Scientists have discovered that a supervolcano likely created a mysterious rock formation on Mars some 3 billion years ago.

With an area of one-fifth of the continental United States, the Medusae Fossae Formation (MFF) is one of the largest rock deposits on Mars. Scientists have been probing the nature of the massive formation since the 1960s, but new research shows that the rock stretch is likely the result of a volcanic eruption.

Hill on Medusae Fossae Formation
An isolated hill in the Medusae Fossae Formation. The effect of wind erosion on this hill is evident by its streamlined shape.

To find out more about the formation, scientists had previously looked to Mars-orbiting satellites, programming them to emit radar pulses toward MFF. The reflected signals shed light on MFF’s ingredients and left scientists with two main possibilities — the formation might be made either of porous rock or of kilometers-thick ice covered by ash.

Now, scientists have used gravity data from Mars orbiters to resolve the conflict. “This is the first study that used gravity to figure out density of the sedimentary deposits on Mars,” says the study’s lead author Lujendra Ojha (Johns Hopkins University).

The gravitational pull of massive geological formations accelerates the orbiting satellites. From the rate of acceleration, scientists can infer the formation’s mass and therefore density. “From this measurement, we can finally resolve past ambiguity,” says coauthor Kevin Lewis (also at Johns Hopkins).  Combining past radar data and the newly obtained density measurements allowed researchers to rule out ice as MFF’s main ingredient, leaving one viable candidate: porous rock.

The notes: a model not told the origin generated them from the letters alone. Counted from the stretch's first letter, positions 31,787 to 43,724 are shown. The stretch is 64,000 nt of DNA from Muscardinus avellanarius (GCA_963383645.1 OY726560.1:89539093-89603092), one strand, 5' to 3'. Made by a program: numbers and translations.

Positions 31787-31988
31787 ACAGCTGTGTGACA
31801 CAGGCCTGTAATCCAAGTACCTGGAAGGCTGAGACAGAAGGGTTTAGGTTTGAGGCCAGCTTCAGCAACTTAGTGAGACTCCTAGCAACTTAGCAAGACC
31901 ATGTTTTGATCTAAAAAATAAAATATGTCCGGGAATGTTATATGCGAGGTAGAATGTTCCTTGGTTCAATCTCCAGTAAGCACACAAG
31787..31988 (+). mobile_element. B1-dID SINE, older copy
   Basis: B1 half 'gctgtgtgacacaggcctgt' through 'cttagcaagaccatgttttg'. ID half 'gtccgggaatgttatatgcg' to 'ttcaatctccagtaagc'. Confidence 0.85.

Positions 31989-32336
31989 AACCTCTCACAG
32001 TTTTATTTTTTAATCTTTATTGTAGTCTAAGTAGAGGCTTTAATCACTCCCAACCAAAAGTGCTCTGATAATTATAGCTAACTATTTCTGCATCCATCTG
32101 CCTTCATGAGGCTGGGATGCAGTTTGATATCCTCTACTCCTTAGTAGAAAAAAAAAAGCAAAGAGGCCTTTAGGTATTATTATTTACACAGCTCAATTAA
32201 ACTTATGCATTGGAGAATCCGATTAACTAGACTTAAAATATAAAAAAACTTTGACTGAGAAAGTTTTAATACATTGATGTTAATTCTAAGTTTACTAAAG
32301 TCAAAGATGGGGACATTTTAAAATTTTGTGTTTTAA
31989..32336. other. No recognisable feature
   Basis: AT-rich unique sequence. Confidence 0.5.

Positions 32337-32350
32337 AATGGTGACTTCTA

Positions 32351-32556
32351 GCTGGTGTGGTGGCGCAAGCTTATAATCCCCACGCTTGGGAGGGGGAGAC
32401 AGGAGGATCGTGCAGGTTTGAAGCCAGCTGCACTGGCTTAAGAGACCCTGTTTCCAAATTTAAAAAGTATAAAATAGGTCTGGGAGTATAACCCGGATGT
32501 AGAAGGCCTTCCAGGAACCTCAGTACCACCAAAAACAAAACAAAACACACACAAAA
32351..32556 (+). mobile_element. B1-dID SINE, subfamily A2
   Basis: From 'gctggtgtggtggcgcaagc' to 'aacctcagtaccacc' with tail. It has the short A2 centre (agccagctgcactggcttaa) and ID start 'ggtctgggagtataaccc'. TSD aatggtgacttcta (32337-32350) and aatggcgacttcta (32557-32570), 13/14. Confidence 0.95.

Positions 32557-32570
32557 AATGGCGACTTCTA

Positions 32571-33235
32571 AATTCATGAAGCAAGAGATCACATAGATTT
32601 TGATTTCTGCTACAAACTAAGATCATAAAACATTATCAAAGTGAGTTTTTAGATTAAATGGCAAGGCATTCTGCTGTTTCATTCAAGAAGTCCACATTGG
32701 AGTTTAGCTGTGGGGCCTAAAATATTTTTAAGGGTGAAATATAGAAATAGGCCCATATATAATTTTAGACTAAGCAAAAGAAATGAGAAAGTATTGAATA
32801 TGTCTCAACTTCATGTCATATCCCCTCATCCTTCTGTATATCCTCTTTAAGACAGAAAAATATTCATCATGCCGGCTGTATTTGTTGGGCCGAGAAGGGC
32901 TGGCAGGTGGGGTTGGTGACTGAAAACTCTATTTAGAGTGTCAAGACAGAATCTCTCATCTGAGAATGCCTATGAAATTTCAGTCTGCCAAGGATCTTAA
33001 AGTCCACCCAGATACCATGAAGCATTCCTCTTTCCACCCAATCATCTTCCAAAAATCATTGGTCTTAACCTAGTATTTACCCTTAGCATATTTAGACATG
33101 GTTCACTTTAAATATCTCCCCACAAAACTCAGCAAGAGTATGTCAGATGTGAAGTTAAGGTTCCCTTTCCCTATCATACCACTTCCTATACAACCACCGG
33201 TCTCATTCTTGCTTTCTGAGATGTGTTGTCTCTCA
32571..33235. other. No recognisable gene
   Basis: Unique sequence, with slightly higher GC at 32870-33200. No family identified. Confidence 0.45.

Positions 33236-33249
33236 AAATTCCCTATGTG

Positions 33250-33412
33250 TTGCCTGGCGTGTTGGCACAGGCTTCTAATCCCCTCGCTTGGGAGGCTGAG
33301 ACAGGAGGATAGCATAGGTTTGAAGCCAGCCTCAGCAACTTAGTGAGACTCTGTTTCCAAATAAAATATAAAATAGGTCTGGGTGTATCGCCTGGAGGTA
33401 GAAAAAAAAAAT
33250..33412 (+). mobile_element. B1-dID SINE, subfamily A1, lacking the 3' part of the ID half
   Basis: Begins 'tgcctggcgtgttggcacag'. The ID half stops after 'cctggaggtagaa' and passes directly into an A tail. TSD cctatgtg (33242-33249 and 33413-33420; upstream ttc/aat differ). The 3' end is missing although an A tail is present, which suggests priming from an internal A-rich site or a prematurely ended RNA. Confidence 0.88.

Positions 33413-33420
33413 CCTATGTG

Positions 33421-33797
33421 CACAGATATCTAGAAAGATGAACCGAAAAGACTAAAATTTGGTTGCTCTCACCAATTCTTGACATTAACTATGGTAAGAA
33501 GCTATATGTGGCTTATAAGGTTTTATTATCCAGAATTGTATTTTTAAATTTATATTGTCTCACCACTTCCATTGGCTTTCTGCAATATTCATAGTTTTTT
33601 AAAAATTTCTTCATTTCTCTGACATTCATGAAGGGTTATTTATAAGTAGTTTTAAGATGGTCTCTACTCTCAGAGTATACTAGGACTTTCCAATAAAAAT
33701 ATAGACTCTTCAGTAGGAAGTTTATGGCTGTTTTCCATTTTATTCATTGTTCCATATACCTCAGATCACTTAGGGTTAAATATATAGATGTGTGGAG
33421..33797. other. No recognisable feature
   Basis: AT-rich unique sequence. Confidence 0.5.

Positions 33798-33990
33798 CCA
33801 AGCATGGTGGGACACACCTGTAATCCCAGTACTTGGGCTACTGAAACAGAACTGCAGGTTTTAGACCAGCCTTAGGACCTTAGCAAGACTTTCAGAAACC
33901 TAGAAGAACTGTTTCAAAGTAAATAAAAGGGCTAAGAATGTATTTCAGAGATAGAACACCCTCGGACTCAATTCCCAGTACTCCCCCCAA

Such rock is formed when a volcano explodes, explains Ojha. Instead of emitting flowing lava along the surface of the ground, it spews out gas, ash, and lava into the atmosphere. The pressure from the explosion causes lava to fragment. The highly fragmented lava then descends and starts to cool, trapping gas particles inside it, a process that forms porous rock.

Infilled crater
Sediment from the Medusae Fossae Formation has filled in a 13-kilometer-wide (8-mile-wide) crater.

High Resolution Stereo Camera / ESA

Jim Zimbelman (National Air & Space Museum), who was not involved in the study, finds the results very exciting. Until now, many theories competed to provide the best explanation for MFF’s origin, but now “volcanoes are definitely in the lead,” Zimbelman says.

If the formation was indeed formed by a volcano, it would be the largest known volcanic formation in the entire solar system. The eruptions that created it some 3 billion years ago would have had incredible effects on the Martian climate, spewing massive amounts of climate-altering gases into the atmosphere and ejecting enough water to cover Mars in a global ocean more than 9 centimeters (4 inches) thick. Ojha and collaborator Kevin Lewis (Johns Hopkins University) report this result in the June Journal of Geophysical Research: Planets.




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